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Federal Tax Law Research: Primary Law

A starter's research guide to the resources and tools available when researching federal tax law, with emphasis on primary law sources, administrative law materials, major tax law databases, and major secondary tax law sources.

Types of Primary Law

U.S. Code

At the Federal level, tax statutes are codified in Title 26 of the U.S. Code (also known as the Internal Revenue Code). Title 26 is available in many places both in print in the Law Library and online.



There are two commercially published, annotated versions of the U.S. Code. These versions are unofficial, but contain annotations or editorial enhancements which provide interpretative information, cross-references, citations to related content and law, and legislative history materials.


A number of resources containing Title 26, either free or by paid subscription, are also available online. Please note that most subscription based resources (Westlaw, Lexis and Bloomberg) will contain annotations, while no-cost resources listed will contain only the text of the law itself.

Case Law

An essential part of interpreting the meaning and practical application of statutory tax law is determined through case law. Federal tax disputes are heard before the U.S. Tax Court, the U.S. District Courts, and the U.S. Court of Federal Claims. Appeals are heard through the U.S. Courts of Appeals. Circuit court decisions are appealed to the U.S. Supreme Court. Tax case decisions are available through all of the major tax databases (RIA, CCH/Cheetah, Bloomberg Law), through government websites (such as court sites), and through print reporters in the Law Library.

Hierarchy of Tax Courts

Web Resources

Print Resources

Tax Court Decisions (1924-2016)

District Court Decisions

Court of Federal Claims & Court of Appeals Decisions

U.S. Supreme Court Opinions

Source of Regulations

Regulations are rules promulgated by executive agencies, such as the IRS. Treasury Regulations (Treas Regs) promulgated by the IRS are considered primary authority and have the full force of law. These regulations are the official interpretation of the Internal Revenue Code.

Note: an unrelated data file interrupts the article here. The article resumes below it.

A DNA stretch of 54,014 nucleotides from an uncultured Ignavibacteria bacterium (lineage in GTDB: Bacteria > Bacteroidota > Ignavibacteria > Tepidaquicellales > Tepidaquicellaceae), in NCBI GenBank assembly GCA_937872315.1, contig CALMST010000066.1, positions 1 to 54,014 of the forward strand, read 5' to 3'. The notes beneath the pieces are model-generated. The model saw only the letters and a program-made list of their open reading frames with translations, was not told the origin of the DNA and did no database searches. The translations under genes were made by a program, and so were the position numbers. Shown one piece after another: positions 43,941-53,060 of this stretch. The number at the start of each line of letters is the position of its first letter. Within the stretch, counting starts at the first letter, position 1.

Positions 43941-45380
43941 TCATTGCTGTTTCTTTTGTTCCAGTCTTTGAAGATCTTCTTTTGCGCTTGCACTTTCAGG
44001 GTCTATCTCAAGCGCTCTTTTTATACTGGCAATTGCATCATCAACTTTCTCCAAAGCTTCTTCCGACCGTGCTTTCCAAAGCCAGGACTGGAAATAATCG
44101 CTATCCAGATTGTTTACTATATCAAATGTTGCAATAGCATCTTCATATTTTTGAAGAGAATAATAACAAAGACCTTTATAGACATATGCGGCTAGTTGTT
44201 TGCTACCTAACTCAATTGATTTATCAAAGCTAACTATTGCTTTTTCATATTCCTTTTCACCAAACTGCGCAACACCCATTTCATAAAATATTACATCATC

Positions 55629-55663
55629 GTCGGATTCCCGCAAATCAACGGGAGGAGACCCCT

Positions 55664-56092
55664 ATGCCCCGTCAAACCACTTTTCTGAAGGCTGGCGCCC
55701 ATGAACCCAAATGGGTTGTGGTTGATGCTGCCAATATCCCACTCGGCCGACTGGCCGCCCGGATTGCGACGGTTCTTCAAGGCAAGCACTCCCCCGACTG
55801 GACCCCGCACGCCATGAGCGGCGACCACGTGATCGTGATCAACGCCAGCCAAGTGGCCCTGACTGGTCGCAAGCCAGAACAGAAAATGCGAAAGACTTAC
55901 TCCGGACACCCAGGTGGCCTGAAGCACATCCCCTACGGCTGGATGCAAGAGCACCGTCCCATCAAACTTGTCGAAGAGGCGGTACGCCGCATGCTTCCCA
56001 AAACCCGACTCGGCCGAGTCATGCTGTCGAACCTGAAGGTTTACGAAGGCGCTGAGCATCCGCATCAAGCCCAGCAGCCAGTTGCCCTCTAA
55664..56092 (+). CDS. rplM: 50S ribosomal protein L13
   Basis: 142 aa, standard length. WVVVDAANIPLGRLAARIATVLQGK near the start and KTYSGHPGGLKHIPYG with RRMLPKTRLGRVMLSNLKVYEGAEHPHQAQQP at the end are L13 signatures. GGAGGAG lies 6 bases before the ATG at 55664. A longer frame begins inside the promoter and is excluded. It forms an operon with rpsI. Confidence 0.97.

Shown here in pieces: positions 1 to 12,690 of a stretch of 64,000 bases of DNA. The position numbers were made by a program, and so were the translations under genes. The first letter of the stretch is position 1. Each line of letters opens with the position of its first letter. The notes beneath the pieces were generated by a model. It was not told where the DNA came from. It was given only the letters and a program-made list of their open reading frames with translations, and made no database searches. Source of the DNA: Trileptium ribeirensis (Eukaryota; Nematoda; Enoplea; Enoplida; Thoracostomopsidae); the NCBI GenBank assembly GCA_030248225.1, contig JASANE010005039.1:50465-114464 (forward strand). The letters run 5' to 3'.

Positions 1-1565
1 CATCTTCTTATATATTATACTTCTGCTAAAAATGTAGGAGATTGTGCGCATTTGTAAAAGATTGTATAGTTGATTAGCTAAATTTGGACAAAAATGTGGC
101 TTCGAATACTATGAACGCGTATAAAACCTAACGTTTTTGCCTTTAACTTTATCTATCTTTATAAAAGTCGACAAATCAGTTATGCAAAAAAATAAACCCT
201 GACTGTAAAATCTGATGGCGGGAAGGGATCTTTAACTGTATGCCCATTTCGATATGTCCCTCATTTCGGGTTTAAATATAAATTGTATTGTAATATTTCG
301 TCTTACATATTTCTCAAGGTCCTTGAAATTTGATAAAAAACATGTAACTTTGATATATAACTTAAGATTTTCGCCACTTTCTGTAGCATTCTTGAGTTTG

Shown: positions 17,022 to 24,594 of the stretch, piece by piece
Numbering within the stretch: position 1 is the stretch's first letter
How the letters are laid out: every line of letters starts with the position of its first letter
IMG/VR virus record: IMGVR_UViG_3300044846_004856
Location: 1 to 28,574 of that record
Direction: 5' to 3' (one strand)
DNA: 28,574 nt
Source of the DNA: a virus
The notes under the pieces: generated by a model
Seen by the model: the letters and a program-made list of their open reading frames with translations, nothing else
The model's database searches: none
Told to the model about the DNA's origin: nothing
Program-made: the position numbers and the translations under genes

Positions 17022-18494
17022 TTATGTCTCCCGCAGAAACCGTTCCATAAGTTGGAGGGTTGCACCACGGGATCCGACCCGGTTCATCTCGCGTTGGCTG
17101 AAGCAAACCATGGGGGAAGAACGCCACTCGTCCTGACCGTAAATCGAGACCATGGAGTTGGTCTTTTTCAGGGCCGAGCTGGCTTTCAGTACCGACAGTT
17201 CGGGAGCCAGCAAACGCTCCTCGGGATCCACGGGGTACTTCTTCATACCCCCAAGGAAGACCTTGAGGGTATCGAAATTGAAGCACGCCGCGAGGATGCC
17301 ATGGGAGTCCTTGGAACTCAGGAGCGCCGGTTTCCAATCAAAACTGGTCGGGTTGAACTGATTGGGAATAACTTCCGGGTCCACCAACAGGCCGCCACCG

Regulations are published as soon as they are promulgated and can be found within the Federal Register: the official published version of executive agency proposed and final rules.

The Fed Reg, current and past issues, can be found online.

  • Federal Register

*Please note that while the Federal Register is published in print, the Law Library no longer subscribes to the print version.

Final rules and regulations are published in the Code of Federal Regulations or CFR.  The CFR is published annually and updated on a staggered basis, four times per year. It is arranged by topic area, then by agency/office. Access to the CFR is available both online and in print at the Law Library.

  • Code of Federal Regulations



Temporary Regulations

Temporary Regulations are also often promulgated by the IRS. These regulations are effective upon publication and last 3 years. Some temporary regulations issued before the statutorily-defined 3 year period requirement (pre-1988) may still be in effect. These regulations do not go through the traditional notice and comment rulemaking that other Treas. Regs. undergo but are treated as having the same authority as final regulations.

*Temporary regulations can also be found on most commercial databases with the Fed Reg and IRBs (e.g. Westlaw, Lexis, Bloomberg, CCH, and RIA Checkpoint).

IRS Bulletins

The IRS also issues a bulletin, known as IRB, which is an official newsletter-type publication of the IRS. The IRB publishes recently promulgated Treas Regs, then known as Treasury Decisions (TDs). An archive of past issues and an updated list of current issues is available on the website. More information about the IRB can be found under the Additional Resources tab of this guide.


Note About Treasury Regulations Citations

Although Treasury Regulations are codifed in Title 26 of the Code of Federal Regulations, Treas Regs are not cited as CFR sections, but rather, as their own type.

e.g. 26 CFR 1.1401-1 (2013) would be cited as Treas. Reg. §1.1401-1 (2013).